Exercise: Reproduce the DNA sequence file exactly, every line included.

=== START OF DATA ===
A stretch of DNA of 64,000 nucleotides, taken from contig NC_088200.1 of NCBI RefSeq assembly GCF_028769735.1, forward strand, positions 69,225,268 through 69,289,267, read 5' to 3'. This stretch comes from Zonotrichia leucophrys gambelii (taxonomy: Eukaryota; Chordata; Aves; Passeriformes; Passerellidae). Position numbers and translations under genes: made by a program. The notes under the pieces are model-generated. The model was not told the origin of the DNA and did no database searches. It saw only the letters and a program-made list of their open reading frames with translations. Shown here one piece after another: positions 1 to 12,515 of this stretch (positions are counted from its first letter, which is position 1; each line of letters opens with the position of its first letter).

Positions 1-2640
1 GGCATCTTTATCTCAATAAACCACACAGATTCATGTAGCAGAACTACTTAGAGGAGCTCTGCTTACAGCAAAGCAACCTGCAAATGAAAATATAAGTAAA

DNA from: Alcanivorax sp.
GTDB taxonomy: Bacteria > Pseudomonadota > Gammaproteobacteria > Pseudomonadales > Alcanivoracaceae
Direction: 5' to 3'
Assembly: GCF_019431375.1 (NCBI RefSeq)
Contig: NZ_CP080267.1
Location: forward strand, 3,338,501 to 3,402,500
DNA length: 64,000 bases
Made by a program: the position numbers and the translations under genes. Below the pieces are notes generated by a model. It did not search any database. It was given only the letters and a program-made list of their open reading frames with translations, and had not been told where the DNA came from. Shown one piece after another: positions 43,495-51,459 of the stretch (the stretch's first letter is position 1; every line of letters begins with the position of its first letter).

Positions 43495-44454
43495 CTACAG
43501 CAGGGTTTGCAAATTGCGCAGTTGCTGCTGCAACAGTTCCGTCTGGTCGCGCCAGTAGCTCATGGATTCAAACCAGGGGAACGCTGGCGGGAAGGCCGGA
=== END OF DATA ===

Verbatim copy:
A stretch of DNA of 64,000 nucleotides, taken from contig NC_088200.1 of NCBI RefSeq assembly GCF_028769735.1, forward strand, positions 69,225,268 through 69,289,267, read 5' to 3'. This stretch comes from Zonotrichia leucophrys gambelii (taxonomy: Eukaryota; Chordata; Aves; Passeriformes; Passerellidae). Position numbers and translations under genes: made by a program. The notes under the pieces are model-generated. The model was not told the origin of the DNA and did no database searches. It saw only the letters and a program-made list of their open reading frames with translations. Shown here one piece after another: positions 1 to 12,515 of this stretch (positions are counted from its first letter, which is position 1; each line of letters opens with the position of its first letter).

Positions 1-2640
1 GGCATCTTTATCTCAATAAACCACACAGATTCATGTAGCAGAACTACTTAGAGGAGCTCTGCTTACAGCAAAGCAACCTGCAAATGAAAATATAAGTAAA

DNA from: Alcanivorax sp.
GTDB taxonomy: Bacteria > Pseudomonadota > Gammaproteobacteria > Pseudomonadales > Alcanivoracaceae
Direction: 5' to 3'
Assembly: GCF_019431375.1 (NCBI RefSeq)
Contig: NZ_CP080267.1
Location: forward strand, 3,338,501 to 3,402,500
DNA length: 64,000 bases
Made by a program: the position numbers and the translations under genes. Below the pieces are notes generated by a model. It did not search any database. It was given only the letters and a program-made list of their open reading frames with translations, and had not been told where the DNA came from. Shown one piece after another: positions 43,495-51,459 of the stretch (the stretch's first letter is position 1; every line of letters begins with the position of its first letter).

Positions 43495-44454
43495 CTACAG
43501 CAGGGTTTGCAAATTGCGCAGTTGCTGCTGCAACAGTTCCGTCTGGTCGCGCCAGTAGCTCATGGATTCAAACCAGGGGAACGCTGGCGGGAAGGCCGGA